Christians mark Good Friday amid lingering COVID-19 woes
Christians in the Holy Land are marking Good Friday with religious sites open to limited numbers of faithful but none of the mass pilgrimages usually seen in the week leading up to Easter.
The virus is still raging in the Philippines, France, Brazil and other predominantly Christian countries, where worshippers are marking a second annual Holy Week under various movement restrictions amid outbreaks fanned by more contagious strains.
Last year, Jerusalem was under a strict lockdown, with sacred rites observed by small groups of priests, often behind closed doors.
It was a stark departure from previous years when tens of thousands of pilgrims would descend on the city’s holy sites.
This year, Franciscan friars in brown robes led hundreds of worshippers down the Via Dolorosa while reciting prayers through loudspeakers at the Stations of the Cross.
Another group carried a wooden cross along the route through the Old City, singing hymns and pausing to offer prayers.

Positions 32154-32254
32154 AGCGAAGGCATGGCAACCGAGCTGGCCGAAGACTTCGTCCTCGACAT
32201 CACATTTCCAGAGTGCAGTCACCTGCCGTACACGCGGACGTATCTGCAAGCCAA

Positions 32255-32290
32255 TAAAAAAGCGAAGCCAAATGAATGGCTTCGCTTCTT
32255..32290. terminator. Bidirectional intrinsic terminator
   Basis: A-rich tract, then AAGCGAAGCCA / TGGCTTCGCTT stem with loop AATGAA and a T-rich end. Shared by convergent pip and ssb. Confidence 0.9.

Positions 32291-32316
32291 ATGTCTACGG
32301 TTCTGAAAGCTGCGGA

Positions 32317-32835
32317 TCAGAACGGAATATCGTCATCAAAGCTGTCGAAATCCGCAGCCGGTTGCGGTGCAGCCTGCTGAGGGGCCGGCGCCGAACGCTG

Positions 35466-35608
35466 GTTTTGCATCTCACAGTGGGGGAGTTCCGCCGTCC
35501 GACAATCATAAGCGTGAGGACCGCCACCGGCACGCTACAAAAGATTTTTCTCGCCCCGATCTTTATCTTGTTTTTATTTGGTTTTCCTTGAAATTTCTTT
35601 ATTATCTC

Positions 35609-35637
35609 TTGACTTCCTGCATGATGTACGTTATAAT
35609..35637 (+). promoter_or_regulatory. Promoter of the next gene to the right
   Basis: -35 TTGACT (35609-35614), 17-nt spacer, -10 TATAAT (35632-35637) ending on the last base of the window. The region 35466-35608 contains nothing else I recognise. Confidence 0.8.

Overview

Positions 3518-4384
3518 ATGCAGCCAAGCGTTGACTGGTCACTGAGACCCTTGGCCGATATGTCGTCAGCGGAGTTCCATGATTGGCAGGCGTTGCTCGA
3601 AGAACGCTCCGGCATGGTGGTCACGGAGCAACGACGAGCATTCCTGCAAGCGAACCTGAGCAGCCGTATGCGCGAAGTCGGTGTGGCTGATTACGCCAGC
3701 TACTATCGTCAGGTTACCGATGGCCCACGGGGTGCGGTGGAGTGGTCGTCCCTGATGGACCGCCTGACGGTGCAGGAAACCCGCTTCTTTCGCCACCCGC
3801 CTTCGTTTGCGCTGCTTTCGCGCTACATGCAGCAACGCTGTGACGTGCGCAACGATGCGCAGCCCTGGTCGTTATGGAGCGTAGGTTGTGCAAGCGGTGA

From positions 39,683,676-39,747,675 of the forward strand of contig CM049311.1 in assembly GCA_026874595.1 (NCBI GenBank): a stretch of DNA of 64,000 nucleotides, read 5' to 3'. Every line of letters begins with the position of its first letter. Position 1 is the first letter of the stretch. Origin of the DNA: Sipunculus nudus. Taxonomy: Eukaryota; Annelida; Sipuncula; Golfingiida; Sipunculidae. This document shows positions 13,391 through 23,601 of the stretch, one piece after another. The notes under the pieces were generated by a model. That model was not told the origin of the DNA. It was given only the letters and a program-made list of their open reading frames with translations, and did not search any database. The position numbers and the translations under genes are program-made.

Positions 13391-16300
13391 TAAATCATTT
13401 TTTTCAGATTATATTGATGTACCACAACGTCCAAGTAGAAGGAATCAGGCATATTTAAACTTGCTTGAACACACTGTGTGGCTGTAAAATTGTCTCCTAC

The Church of the Holy Sepulchre is open to visitors with masks and social distancing.
“Things are open, but cautiously and gradually,” said Wadie Abunassar, an adviser to church leaders in the Holy Land. “In regular years we urge people to come out. Last year we told people to stay at home … This year we are somehow silent.”
Israel has launched one of the world’s most successful vaccination campaigns, allowing it to reopen restaurants, hotels and religious sites. By the end of March, more than half of Israel’s 9.2 million population had received both doses of the Pfizer-BioNTech vaccine against COVID-19.
However, air travel to Israel is still limited by quarantine and other restrictions, keeping away the foreign pilgrims who usually throng Jerusalem during Holy Week.
The main holy sites are in the Old City in East Jerusalem, which Israel occupied along with the West Bank in the 1967 war.